A merlin on Block Island—13 miles off the coast of Rhode Island—carries a nanotransmitter on its tail feathers. The Biodiversity Research Institute has tagged many raptors like this one. Photo © Karine Aigner

Outtakes: Peeking into Raptors’ Lives

Go behind the scenes with scientists tagging raptors as they migrate up the Atlantic coast.

Fall 2017

Each fall a small group of bird biologists gather on Block Island, 13 miles south of Rhode Island, in Narragansett Bay. There they wait day after day for the raptors to come.

For about a century, ornithologists have known the importance of Block Island to songbirds. But until recently they hadn’t confirmed the ways in which migrating raptors—like merlins, peregrine falcons or American kestrels—use the island on their travels up and down the Atlantic coast, says Scott Comings, associate state director for The Nature Conservancy’s (TNC) work in Rhode Island. The Conservancy has protected about 46 percent of Block Island. Turns out, he says, “It’s sort of like a rest stop on I-95.”

In 2012, the Maine-based Biodiversity Research Institute (BRI) set out to learn more about raptors’ migrations up the Atlantic coast. For two years, they tracked raptors stopping on Block Island with help from a Department of Energy grant; the agency wanted information about the birds’ flyways as interest in offshore energy development grew. Beginning in 2014, TNC and the Bailey Wildlife Foundation began funding the work as the researchers tried to fill in data gaps on the ecology of migratory raptors’ stopovers, in which birds find shelter and food as they travel long distances.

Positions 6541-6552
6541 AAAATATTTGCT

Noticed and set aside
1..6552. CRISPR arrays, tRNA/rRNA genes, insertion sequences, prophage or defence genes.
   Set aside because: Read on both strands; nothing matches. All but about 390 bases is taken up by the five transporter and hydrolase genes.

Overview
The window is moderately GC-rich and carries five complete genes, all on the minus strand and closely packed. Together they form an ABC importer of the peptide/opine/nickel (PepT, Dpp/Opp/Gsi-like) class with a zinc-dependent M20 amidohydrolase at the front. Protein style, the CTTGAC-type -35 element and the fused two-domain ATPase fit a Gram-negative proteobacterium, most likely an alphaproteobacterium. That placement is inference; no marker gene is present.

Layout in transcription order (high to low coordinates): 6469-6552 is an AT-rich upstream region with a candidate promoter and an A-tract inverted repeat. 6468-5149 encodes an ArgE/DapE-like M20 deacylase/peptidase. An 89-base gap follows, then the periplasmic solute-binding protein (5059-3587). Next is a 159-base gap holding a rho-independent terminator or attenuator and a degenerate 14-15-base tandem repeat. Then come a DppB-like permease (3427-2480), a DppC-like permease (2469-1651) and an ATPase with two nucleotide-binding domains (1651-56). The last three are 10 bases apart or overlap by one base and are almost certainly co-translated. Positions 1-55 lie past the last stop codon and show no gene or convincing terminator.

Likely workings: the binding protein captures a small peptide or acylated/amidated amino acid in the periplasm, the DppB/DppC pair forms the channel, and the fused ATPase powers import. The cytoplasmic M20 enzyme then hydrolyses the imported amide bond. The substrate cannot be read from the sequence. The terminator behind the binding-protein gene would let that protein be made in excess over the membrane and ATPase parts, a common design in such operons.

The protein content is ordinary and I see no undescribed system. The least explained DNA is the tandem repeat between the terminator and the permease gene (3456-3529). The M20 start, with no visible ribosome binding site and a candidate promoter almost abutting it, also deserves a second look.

“One of the reasons for that is that peregrine falcons are known to fly hundreds or more miles offshore,” says Chris DeSorbo, the raptor program director for BRI. Knowing where birds fly over the sea can help agencies make better decisions about where to allow offshore energy development.

Offshore wind is an ongoing conversation along much of the Atlantic Coast, making studying the effects on wildlife a key research question. Just last year, the nation’s first utility-scale offshore wind development began operating with five turbines off the coast of Rhode Island.

Bird banding has revealed a tremendous amount of information to ornithologists, but the mechanics of it mean that researchers have previously known where birds stop but not necessarily where they go in between rests. Satellite- and radar-tracking tools reveal so much more, and as transmitters have shrunk in size and weight over the years, smaller and smaller species have been studied with tracking devices.

“It’s allowing people to see amazing animals up close,” Comings says. “You’re seeing a window into their lives that you normally wouldn’t get.”

Each fall the team captures a variety of raptors—merlins, peregrine falcons, northern harriers, American kestrels. They take measurements and blood samples, band the legs of some of the birds and attach nanotranmitters or larger GPS trackers to others. Then they wait for the data come in, and they follow the lives of the individuals they met on the island.

“One male peregrine—instead of heading south, this one went due east about 1,000 miles offshore and then went another 400 to 600 miles south,” DeSorbo says. “It was hitchhiking on these offshore barges in the ocean.” Another peregrine he tracked in 2012 got caught in Hurricane Sandy as it flew south and the storm moved north.

The merlin tracking has revealed perhaps even more. “We learned more about merlin migration than has ever been known,” Comings says. “Where they’re going and how they’re going—it’s information that’s never been had.”